After asking some of my nearest and dearest this question, I received many horrified faces and shocked responses such as: “Of course not!” and “Why would anybody ever want to do that?” To begin with, I had the same response. Father Christmas was a magical part of my childhood and I was heartbroken when I found out the old man with the magnificent white beard didn’t shoot down my chimney on Christmas Eve. So, why boycott a treasured figure whose mission is to only bring joy and happiness to children?
I am grateful for the childhood I had. Every year, I had a loving Christmas with a filled stocking and a substantial amount of presents to open in the morning. I’d barge into my parents’ room bright and early waiting for the words “let’s see what Father Christmas has brought you” in the hope that I was at the top of his ‘good’ list. Yet, for some children, this isn’t the case.
For many families, Christmas is just as stressful as it is joyful. There is a lot of pressure for parents to overspend and buy everything that is on their child’s list written for Father Christmas. There are even children who don’t receive anything on Christmas day. With the expectation that it is Father Christmas who is the giver of their presents and not their parents, some children reach the conclusion that they aren’t deserving of the gift they asked for. This often puts parents in an awful position; one that they do not deserve to be in.
After considering the turmoil that families face each year, especially those who bankrupt themselves in order to buy the most expensive gift on the list, it is no wonder that people are quickly turning to the solution of boycotting Father Christmas. I personally believe there are other, less drastic, solutions. It is important that children are taught to be appreciative of what they receive, whether their gift be what they asked for or not. My younger cousins are told that Father Christmas has a budget, one that cannot be exceeded, because then he wouldn’t have enough for the other children in the world. All children should be made to feel special at Christmas time. That doesn’t mean that the more expensive the gift is; the more special they are.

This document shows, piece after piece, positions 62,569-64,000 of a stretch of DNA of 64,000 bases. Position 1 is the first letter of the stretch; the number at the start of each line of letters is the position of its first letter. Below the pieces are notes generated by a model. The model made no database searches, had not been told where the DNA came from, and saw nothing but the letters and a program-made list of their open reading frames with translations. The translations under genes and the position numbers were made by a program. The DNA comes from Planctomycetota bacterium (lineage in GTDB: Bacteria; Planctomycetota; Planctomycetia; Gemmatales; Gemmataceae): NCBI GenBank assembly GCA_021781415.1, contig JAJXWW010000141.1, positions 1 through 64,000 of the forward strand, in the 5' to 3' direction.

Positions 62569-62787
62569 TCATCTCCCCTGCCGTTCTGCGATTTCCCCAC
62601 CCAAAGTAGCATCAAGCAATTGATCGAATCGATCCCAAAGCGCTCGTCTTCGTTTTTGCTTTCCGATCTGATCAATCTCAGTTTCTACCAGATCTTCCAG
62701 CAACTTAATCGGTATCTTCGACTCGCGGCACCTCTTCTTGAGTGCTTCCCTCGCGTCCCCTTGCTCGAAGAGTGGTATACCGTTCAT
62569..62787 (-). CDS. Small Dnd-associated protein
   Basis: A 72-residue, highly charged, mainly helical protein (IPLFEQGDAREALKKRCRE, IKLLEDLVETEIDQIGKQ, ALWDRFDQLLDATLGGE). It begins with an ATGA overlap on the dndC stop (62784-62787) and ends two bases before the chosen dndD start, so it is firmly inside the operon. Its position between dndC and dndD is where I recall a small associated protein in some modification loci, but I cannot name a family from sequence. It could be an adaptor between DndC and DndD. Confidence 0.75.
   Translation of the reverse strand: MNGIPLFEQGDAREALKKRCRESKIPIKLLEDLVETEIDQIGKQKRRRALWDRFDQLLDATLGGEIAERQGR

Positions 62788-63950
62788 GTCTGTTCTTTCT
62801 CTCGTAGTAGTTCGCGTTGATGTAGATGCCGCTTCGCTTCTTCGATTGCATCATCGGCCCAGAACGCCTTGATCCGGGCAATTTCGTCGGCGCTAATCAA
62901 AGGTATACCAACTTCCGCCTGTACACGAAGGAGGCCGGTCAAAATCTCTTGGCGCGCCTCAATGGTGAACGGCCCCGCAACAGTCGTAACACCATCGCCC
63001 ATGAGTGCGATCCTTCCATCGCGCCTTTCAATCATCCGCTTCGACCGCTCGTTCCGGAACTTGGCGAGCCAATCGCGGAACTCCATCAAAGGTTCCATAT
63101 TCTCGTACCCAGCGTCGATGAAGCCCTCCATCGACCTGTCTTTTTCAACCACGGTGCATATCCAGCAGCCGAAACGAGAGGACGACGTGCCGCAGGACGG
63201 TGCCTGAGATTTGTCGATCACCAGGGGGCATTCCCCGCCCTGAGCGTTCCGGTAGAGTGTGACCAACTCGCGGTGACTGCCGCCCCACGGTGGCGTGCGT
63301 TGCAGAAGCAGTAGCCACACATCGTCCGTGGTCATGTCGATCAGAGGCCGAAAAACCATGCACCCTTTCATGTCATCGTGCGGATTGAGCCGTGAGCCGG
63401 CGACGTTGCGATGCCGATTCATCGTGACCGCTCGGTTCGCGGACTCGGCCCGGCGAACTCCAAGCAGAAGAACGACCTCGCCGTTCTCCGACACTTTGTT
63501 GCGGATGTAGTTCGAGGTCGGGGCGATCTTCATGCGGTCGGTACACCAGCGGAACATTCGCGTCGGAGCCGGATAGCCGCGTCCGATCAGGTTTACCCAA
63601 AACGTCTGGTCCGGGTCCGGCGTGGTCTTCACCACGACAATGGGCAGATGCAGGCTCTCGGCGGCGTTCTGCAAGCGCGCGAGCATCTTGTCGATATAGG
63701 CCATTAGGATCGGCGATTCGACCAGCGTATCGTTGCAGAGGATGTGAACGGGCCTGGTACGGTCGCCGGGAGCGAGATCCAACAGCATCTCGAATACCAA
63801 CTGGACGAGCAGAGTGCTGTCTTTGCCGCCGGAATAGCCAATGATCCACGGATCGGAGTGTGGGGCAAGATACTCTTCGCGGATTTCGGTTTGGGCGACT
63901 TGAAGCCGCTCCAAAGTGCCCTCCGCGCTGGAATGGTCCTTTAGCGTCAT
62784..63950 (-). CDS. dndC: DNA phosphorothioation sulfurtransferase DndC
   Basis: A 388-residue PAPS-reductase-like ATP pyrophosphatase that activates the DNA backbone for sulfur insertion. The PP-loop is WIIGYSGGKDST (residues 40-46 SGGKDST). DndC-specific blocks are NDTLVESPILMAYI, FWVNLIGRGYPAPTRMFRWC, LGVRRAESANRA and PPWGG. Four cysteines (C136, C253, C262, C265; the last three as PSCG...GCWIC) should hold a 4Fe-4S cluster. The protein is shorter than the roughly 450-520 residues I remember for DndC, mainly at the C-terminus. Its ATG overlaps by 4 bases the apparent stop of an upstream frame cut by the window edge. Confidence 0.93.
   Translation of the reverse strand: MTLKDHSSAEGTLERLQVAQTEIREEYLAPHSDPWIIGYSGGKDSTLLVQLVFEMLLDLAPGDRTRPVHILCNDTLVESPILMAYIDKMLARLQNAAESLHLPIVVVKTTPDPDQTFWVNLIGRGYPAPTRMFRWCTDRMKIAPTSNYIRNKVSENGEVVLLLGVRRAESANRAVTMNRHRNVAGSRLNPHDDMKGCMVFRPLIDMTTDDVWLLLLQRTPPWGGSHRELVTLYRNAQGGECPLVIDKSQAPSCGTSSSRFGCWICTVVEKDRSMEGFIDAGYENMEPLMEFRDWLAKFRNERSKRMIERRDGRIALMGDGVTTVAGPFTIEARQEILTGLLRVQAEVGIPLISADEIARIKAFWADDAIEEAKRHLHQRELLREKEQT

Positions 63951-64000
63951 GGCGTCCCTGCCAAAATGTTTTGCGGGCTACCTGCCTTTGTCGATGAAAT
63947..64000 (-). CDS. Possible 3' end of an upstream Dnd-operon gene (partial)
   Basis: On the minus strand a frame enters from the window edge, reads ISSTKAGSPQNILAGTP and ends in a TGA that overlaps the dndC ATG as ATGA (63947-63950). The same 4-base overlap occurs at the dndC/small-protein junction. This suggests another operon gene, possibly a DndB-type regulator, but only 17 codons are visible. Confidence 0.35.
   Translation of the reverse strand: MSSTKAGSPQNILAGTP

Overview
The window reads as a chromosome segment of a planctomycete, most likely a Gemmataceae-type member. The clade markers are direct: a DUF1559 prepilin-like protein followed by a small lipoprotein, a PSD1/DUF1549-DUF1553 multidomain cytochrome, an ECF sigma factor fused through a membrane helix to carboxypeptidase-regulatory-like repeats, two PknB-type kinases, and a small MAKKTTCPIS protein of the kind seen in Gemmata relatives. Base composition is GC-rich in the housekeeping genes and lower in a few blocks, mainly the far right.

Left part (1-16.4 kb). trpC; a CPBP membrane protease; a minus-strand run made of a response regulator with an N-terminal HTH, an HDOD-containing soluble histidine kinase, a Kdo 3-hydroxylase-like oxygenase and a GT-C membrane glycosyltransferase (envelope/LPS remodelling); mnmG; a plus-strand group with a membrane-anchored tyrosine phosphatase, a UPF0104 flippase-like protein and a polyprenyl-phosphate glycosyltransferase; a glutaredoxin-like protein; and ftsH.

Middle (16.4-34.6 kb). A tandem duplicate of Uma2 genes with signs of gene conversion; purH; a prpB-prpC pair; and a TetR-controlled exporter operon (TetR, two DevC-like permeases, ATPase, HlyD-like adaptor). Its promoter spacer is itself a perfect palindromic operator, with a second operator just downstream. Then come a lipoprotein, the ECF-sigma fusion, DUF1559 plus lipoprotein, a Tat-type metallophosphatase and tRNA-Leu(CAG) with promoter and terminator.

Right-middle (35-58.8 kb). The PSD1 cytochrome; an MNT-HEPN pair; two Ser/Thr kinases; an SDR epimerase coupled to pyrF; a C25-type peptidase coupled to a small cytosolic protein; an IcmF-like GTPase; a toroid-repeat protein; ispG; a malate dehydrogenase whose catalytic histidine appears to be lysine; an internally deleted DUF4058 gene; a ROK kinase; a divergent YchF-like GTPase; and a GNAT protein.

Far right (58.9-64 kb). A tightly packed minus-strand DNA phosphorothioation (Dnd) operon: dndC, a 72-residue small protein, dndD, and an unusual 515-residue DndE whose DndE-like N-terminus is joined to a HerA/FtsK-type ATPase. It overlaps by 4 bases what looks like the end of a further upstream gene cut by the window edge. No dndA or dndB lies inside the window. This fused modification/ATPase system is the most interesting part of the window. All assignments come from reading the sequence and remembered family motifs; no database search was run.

Father Christmas does not need to be boycotted in order to spread the important message that Christmas is not about the gifts you receive, but the small acts of kindness you make. Charities need our help more than ever around this time of year and even a warm pair of socks can go a long way. Surely, the true spirit of Christmas is to embrace what you have rather than what you don’t have. And to help those who are less fortunate than ourselves. So, with that in mind, maybe it isn’t Father Christmas that we need to boycott but the high expectations placed on parents to buy extravagant gifts.